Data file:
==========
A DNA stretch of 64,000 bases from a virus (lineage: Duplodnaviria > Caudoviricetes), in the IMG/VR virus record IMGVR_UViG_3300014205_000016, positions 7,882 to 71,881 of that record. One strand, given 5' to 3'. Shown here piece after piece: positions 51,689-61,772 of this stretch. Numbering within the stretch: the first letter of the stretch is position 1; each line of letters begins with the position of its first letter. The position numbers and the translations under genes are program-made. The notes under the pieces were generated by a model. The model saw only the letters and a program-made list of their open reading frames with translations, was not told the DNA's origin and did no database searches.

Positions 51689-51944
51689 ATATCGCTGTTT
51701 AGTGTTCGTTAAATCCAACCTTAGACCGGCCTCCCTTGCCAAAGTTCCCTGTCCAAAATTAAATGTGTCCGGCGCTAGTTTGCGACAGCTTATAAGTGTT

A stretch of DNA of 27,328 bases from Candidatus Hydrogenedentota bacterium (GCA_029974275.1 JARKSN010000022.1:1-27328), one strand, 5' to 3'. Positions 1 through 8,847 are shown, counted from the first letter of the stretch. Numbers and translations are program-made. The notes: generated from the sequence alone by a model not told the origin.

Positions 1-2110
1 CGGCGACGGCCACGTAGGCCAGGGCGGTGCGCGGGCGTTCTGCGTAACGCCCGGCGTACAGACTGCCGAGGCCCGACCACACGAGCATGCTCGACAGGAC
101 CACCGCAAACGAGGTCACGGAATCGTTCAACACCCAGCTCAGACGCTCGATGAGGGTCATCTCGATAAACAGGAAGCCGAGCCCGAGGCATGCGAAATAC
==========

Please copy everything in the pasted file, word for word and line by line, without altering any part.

A DNA stretch of 64,000 bases from a virus (lineage: Duplodnaviria > Caudoviricetes), in the IMG/VR virus record IMGVR_UViG_3300014205_000016, positions 7,882 to 71,881 of that record. One strand, given 5' to 3'. Shown here piece after piece: positions 51,689-61,772 of this stretch. Numbering within the stretch: the first letter of the stretch is position 1; each line of letters begins with the position of its first letter. The position numbers and the translations under genes are program-made. The notes under the pieces were generated by a model. The model saw only the letters and a program-made list of their open reading frames with translations, was not told the DNA's origin and did no database searches.

Positions 51689-51944
51689 ATATCGCTGTTT
51701 AGTGTTCGTTAAATCCAACCTTAGACCGGCCTCCCTTGCCAAAGTTCCCTGTCCAAAATTAAATGTGTCCGGCGCTAGTTTGCGACAGCTTATAAGTGTT

A stretch of DNA of 27,328 bases from Candidatus Hydrogenedentota bacterium (GCA_029974275.1 JARKSN010000022.1:1-27328), one strand, 5' to 3'. Positions 1 through 8,847 are shown, counted from the first letter of the stretch. Numbers and translations are program-made. The notes: generated from the sequence alone by a model not told the origin.

Positions 1-2110
1 CGGCGACGGCCACGTAGGCCAGGGCGGTGCGCGGGCGTTCTGCGTAACGCCCGGCGTACAGACTGCCGAGGCCCGACCACACGAGCATGCTCGACAGGAC
101 CACCGCAAACGAGGTCACGGAATCGTTCAACACCCAGCTCAGACGCTCGATGAGGGTCATCTCGATAAACAGGAAGCCGAGCCCGAGGCATGCGAAATAC